COVID-19 vaccination – Rollout to aged care and disability care workers in Australia
The Department of Health’s Chief Nursing and Midwifery Officer Professor (Practice) Alison McMillan joins the Australian Nursing and Midwifery Federation’s Federal Secretary Annie Butler to talk about the COVID-19 vaccine rollout to residential aged care and disability care workers.
Hello, I’m Alison McMillan the Commonwealth Chief Nursing and Midwifery Officer and I’m a registered nurse.
And I’m Annie Butler, the Federal Secretary for the Australian Nursing and Midwifery Federation, and I’m also a registered nurse.
And we’d just like to start by thanking all aged care and disability workers for the amazing work you do, especially the work that you’ve done over the last year during the COVID-19 pandemic, protecting your residents and the community.
Thanks Annie. So, we are here to talk about how aged care workers and disability workers can access the COVID-19 vaccination.
So first Annie can you give us some thoughts about the importance of aged care and disability workers getting vaccinated?
Well yes Alison as we know residential aged care and disability workers perform a vital role in our community.
They provide crucial services and support to older Australians living in nursing homes and to people with disabilities living in residential facilities who are the most vulnerable to the effects of COVID-19.
We know from COVID-19 outbreaks both here in Australia and overseas that aged care residents in particular are most at risk from severe illness or sadly even death from COVID-19 disease.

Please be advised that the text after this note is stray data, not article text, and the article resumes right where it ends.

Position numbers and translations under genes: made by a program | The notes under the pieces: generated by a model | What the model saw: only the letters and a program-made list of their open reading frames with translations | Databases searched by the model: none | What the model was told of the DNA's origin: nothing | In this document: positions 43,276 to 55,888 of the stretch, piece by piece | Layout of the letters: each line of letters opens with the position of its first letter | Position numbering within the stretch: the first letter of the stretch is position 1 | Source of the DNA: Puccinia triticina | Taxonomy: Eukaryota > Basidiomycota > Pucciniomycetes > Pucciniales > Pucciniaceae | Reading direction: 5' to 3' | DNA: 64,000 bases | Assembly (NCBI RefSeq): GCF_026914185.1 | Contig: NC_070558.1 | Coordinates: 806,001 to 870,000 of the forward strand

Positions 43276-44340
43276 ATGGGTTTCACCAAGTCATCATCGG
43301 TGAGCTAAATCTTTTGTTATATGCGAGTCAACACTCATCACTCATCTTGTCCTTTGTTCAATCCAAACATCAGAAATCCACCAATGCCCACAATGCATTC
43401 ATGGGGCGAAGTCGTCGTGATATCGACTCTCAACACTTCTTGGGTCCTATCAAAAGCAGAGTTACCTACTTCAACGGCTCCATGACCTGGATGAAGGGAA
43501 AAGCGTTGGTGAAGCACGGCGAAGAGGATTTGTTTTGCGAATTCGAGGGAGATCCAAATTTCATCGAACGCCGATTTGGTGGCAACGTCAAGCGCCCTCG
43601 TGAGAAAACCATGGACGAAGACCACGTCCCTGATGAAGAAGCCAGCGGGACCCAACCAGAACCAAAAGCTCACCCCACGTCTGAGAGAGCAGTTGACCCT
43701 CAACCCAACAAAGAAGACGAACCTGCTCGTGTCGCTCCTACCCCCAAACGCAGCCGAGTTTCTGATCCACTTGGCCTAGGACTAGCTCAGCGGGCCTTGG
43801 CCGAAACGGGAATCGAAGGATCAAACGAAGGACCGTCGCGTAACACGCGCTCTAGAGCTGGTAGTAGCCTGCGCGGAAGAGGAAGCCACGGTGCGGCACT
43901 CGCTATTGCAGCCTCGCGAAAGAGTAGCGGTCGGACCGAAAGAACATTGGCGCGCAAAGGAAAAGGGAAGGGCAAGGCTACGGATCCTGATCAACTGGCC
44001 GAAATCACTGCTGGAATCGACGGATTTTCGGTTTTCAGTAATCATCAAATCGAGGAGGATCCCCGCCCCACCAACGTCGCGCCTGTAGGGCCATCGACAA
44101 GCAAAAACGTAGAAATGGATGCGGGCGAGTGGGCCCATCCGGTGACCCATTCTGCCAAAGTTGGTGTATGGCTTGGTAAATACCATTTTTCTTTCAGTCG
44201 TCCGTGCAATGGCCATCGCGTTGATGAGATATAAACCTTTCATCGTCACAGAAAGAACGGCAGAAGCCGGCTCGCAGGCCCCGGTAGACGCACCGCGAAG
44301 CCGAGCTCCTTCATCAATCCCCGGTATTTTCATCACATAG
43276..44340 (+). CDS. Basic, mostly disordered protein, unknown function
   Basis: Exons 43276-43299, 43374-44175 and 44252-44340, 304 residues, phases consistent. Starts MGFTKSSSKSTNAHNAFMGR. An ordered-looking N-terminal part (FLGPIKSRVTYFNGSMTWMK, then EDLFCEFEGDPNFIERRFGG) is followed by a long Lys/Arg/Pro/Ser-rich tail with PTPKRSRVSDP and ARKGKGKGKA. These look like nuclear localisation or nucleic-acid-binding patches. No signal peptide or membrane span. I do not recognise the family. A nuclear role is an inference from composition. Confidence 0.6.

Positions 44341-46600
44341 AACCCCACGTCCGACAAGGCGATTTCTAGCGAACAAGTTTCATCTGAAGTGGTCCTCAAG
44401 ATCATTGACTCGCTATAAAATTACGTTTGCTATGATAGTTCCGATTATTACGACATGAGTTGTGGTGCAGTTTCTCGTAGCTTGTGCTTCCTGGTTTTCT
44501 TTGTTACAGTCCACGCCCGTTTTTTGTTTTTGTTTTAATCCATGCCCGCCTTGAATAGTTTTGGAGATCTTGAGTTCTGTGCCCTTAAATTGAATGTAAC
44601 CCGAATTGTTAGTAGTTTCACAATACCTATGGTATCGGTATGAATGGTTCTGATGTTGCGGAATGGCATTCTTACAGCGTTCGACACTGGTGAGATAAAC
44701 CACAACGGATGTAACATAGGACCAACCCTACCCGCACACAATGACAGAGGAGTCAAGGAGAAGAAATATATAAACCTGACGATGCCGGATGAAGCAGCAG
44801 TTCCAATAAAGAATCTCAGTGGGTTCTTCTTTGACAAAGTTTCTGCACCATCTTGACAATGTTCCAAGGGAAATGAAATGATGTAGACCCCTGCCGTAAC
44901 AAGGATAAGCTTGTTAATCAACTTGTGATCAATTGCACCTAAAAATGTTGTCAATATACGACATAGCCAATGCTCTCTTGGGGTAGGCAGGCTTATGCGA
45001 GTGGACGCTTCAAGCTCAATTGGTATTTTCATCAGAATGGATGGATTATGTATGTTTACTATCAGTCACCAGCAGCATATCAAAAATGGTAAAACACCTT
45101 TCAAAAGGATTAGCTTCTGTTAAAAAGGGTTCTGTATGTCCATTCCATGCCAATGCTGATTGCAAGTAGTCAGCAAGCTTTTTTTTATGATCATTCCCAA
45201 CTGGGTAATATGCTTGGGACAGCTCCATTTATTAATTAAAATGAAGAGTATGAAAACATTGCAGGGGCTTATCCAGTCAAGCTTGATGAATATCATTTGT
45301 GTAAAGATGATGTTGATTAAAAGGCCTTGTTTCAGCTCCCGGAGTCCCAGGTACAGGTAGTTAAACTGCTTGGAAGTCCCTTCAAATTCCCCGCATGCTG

That’s why it’s really important aged care and disability workers get vaccinated so they can protect the residents in their care, their families and the wider community.
That’s so important Annie and yes, we know that aged care and disability care workers do really care about the people they work and care for.
They have done, as you said, an incredible job during this pandemic and during the outbreak.
So along with all of those really safe COVID safe measures that they’ve taken in the last 12 months, we now know that vaccination is the most effective protection against the COVID virus.
That’s right. And we’d say it is normal to have questions about the new COVID-19 vaccines and even to feel a little bit hesitant of course.
The vaccine is not currently mandatory but it is strongly recommended. And we have in Australia two safe and effective COVID-19 vaccines at the moment – the AstraZeneca and the Pfizer vaccines.
And we know they are very effective at preventing death and severe illness among people who contract COVID-19.
That’s right, so when making a decision about whether to get vaccinated or not, the aged care and disability workers need to understand both the risks and benefits.
So I think it’s very important first to say that safety is our priority. In Australia we’ve been able to prevent sustained community transmission although we have seen some outbreaks of course in the last 18 months. But we continue to be at risk of community transmission in Australia.
That’s right. It’s also really important to know there’s now a number of options for workers to get vaccinated, so it’s really choosing the option that works best for them.
So, your age determines which vaccine you receive and that’s based on recent advice from Australia’s expert group on immunisation.
If you are aged 50 or over, you will be offered the AstraZeneca vaccine.
If you are aged under 50, you will be offered the Pfizer vaccine.
That’s right, so your age to some extent therefore determines where you go to get vaccinated. Some clinics that are doing vaccinations will have both vaccines and some will only have one.
So let’s run through those options.
Workers aged 50 and over can access an AstraZeneca COVID-19 vaccination at a GP clinic, GP respiratory clinic or an Aboriginal Community Controlled Health Service.